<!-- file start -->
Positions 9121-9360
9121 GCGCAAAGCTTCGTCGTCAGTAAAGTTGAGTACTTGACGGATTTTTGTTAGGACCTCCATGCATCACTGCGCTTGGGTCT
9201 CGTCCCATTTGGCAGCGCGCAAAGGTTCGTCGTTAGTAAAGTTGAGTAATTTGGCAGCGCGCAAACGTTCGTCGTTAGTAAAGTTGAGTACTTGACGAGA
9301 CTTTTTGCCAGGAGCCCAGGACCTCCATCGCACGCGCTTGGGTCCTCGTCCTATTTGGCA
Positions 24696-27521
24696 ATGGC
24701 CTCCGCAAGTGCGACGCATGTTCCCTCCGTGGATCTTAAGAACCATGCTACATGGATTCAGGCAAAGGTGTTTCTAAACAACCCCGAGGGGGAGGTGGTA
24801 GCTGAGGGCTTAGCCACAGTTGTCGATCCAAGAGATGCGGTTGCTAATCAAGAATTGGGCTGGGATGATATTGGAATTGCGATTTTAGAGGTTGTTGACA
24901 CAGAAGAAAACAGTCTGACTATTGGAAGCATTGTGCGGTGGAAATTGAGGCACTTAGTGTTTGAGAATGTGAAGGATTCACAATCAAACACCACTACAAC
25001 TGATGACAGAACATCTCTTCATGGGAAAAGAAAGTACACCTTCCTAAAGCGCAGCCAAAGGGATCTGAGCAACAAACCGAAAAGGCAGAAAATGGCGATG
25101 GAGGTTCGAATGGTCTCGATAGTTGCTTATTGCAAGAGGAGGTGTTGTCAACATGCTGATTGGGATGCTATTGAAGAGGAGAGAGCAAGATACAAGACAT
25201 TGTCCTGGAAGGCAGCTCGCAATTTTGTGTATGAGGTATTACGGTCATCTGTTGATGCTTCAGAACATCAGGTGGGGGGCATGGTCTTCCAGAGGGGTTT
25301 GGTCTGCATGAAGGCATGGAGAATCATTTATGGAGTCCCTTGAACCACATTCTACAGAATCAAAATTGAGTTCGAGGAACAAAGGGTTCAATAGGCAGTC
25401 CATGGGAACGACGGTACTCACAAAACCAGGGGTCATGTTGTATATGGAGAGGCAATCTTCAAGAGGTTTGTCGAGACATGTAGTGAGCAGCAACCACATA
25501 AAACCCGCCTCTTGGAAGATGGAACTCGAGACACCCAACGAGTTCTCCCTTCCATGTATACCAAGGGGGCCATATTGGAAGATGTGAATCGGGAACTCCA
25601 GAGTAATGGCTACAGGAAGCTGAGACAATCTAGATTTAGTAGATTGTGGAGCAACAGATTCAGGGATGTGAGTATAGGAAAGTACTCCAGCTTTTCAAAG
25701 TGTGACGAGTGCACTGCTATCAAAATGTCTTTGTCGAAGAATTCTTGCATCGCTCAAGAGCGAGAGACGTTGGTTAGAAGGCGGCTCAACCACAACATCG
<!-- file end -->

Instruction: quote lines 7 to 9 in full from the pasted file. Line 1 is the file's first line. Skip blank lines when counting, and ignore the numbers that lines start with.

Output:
24701 CTCCGCAAGTGCGACGCATGTTCCCTCCGTGGATCTTAAGAACCATGCTACATGGATTCAGGCAAAGGTGTTTCTAAACAACCCCGAGGGGGAGGTGGTA
24801 GCTGAGGGCTTAGCCACAGTTGTCGATCCAAGAGATGCGGTTGCTAATCAAGAATTGGGCTGGGATGATATTGGAATTGCGATTTTAGAGGTTGTTGACA
24901 CAGAAGAAAACAGTCTGACTATTGGAAGCATTGTGCGGTGGAAATTGAGGCACTTAGTGTTTGAGAATGTGAAGGATTCACAATCAAACACCACTACAAC